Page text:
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Sunday, 30 October 2016

Victoria by Daisy Goodwin



The Blurb

“They think I am still a little girl who is not capable of being a Queen.”

Lord Melbourne turned to look at Victoria. “They are mistaken. I have not known you long, but I observe in you a natural dignity that cannot be learnt. To me, ma’am, you are every inch a Queen.”


In 1837, less than a month after her eighteenth birthday, Alexandrina Victoria – sheltered, small in stature, and female – became Queen of Great Britain and Ireland. Many thought it was preposterous: Alexandrina — Drina to her family — had always been tightly controlled by her mother and her household, and was surely too unprepossessing to hold the throne. Yet from the moment William IV died, the young Queen startled everyone: abandoning her hated first name in favor of Victoria; insisting, for the first time in her life, on sleeping in a room apart from her mother; resolute about meeting with her ministers alone.

One of those ministers, Lord Melbourne, became Victoria’s private secretary. Perhaps he might have become more than that, except everyone argued she was destined to marry her cousin, Prince Albert of Saxe-Coburg and Gotha. But Victoria had met Albert as a child and found him stiff and critical: surely the last man she would want for a husband….

Drawing on Victoria’s diaries as well as her own brilliant gifts for history and drama, Daisy Goodwin, author of the bestselling novels The American Heiress and The Fortune Hunter as well as creator and writer of the new PBS/Masterpiece drama Victoria, brings the young queen even more richly to life in this magnificent novel.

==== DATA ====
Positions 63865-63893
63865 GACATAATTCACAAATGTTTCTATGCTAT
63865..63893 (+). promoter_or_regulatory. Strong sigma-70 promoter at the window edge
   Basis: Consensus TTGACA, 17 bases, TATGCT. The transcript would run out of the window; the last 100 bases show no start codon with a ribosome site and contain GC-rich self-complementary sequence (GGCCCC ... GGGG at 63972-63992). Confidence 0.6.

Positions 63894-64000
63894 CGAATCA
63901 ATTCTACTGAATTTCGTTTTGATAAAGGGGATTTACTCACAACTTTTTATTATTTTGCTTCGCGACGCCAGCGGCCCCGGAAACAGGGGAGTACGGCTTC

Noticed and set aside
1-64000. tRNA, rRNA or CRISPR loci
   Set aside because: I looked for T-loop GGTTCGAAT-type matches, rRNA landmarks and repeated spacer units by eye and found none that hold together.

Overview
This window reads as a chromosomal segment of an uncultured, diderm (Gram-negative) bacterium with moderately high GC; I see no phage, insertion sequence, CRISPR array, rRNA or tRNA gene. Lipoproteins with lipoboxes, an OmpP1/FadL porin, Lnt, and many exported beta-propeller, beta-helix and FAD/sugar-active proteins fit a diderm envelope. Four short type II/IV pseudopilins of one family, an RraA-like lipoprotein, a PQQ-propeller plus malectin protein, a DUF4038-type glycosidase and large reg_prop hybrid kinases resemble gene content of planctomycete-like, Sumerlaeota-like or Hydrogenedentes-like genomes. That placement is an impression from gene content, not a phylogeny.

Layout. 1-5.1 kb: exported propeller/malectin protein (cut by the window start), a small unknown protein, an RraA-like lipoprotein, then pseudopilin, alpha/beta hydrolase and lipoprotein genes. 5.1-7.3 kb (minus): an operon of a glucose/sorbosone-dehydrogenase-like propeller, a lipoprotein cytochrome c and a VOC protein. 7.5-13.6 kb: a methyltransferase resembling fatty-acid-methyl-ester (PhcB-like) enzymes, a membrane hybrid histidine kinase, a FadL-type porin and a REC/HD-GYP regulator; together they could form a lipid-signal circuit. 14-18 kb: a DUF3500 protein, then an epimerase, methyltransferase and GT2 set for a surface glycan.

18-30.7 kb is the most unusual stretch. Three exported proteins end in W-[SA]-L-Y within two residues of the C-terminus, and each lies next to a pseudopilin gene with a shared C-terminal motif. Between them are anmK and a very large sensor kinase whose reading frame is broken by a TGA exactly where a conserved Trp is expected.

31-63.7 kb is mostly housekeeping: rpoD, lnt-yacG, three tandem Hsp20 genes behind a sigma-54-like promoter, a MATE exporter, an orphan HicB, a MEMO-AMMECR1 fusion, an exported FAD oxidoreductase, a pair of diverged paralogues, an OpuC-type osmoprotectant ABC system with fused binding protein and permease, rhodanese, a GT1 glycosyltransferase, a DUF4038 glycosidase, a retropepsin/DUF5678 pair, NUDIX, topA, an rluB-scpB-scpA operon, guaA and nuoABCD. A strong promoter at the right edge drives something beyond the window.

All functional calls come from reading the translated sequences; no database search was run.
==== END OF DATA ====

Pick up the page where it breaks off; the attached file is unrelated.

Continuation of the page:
Amazon UK

Hive.co.uk - buy from your local bookstore online


My Review

I don't know about you, but my Sunday evenings recently have been taken over by the ITV series of Victoria and I have loved tuning in every week to see how the young Alexandrina transforms from stroppy teenager to Queen Victoria - with the help of her Prime Minister 'Lord M' - Rufus Sewell swoon!! - and also the love of Albert, who she didn't even like after their first meetings!  So when I heard about this book I knew it was going to be the perfect read for me and it was!

Daisy Goodwin wrote the TV series and so, this book is the TV show in book form!  It tells Victorias' story up until the proposal from Albert, so we get to see the struggles she has dealing with her new lifestyle, issues with her family and how the people of Britain take to having such a young Queen.  It is fascinating historical glimpse into life at the time with lots of lovely history nuggets to enjoy, as well as a more personal story of a young girl becoming a young woman in the public eye.



I found this to be such a fun, easy and interesting read and the perfect antidote to not having the TV show on anymore, and I am really looking forward to the series continuing in book and tv form in the future as we follow her fascinating life story.  Highly recommended for all who love a good history and romance story!


Friday, 28 October 2016

My Week in Books